The sweeping discussion of cosmology - past, present, and distant really distant future - certainly sums up everything you ever wanted to know about the creation and destruction of the universe, but it never seemed to find its audience.

Parts of it are aimed at readers mostly uninformed about astrophysics and quantum mechanics, while others delve into mathematical discussions I am not sure quite what I was expecting of this book, but it sadly failed to deliver on whatever that expectation was. Parts of it are aimed at readers mostly uninformed about astrophysics and quantum mechanics, while others delve into mathematical discussions and theories based on cutting-edge, but unproven, hypothesis.

The Five Ages of the Universe simply lacks the approachability of, say, A Brief History of Time but also fails to drop more than a few interesting nuggets for those already informed about the past and proposed future of the universe.

It's a decent read, but I can't really recommend it to anyone in particular. Oct 16, Alan rated it liked it. I read this book for a philosophy discussion and was unfortunately quite rushed. The book really explores in fascinating depth the death of the universe.

What will it be like in the far distant future, long after all the stars are gone, the black holes have evaporated, and even protons have decayed? Well other than really cold and dark? Can life of any sort be created from black holes? How about life from just electrons and positrons?

Most of the ideas in the books seemed plausible. I found some I read this book for a philosophy discussion and was unfortunately quite rushed. I found some speculations quite challenging and unique. And I plan on living long enough to tell you if the authors have it right. Apr 09, Samuel Viana rated it it was amazing. Great book But therotical physics had always been like this, a speculative science field, so would say that what comes in this book is tremendously speculative?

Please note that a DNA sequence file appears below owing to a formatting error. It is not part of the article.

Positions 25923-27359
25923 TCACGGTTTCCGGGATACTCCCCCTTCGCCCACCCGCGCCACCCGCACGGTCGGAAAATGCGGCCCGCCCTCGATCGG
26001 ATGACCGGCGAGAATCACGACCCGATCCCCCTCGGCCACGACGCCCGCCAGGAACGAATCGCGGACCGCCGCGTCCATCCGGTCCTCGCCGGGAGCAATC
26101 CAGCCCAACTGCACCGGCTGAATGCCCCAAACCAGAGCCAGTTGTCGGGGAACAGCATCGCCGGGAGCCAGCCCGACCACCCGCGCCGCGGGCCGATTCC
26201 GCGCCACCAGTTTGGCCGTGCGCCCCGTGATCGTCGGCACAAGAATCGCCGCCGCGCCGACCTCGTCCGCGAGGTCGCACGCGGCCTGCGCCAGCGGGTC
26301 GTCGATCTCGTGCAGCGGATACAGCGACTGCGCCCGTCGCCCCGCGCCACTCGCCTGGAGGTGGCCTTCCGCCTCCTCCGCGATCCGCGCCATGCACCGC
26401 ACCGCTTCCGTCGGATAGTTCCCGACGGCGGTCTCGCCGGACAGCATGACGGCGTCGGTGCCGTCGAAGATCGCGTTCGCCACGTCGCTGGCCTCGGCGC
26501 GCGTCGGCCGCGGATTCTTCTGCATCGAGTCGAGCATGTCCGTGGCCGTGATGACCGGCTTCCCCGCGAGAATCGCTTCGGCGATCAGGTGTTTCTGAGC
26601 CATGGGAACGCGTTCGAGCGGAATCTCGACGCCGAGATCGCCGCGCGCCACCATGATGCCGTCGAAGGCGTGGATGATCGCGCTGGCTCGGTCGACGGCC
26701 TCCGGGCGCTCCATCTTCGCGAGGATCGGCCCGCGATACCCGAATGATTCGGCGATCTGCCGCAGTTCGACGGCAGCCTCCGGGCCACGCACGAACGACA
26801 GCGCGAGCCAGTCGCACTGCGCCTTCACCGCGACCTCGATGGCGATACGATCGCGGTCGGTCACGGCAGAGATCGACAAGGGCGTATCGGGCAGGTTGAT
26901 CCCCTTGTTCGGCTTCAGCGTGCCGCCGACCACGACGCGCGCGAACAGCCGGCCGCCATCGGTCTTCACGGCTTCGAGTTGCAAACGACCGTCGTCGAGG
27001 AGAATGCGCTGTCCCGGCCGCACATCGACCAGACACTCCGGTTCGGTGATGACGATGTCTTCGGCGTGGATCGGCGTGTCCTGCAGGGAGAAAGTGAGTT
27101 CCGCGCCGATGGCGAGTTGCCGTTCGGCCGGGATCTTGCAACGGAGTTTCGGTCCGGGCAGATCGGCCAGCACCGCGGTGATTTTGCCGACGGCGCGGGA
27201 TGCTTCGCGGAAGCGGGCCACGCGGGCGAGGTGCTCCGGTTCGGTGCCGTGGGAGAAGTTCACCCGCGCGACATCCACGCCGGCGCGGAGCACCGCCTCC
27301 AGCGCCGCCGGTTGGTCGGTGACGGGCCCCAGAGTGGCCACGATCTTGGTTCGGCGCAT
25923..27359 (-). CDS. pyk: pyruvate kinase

God can itself Be a scientist, afte Great book God can itself Be a scientist, after all. And Our own universe could be Is scientific project. And a great project it is! View 1 comment. Jan 27, Mike Wigal rated it really liked it. I liked it. A typical galaxy fills only about one-millionth of the volume of space that contains the galaxy, and the galaxies themselves are extremely tenuous.

If you were to fly a spaceship to a random point in the universe, the chances of landing within a galaxy are about one in a million at the present time. These odds are already not very good, and in the future they will only get worse, because the universe is expanding but the galaxies are not. Decoupled from the overall expansion of the universe, the galaxies exist in relative isolation. They are the homes of most stars in the universe, and hence most planets.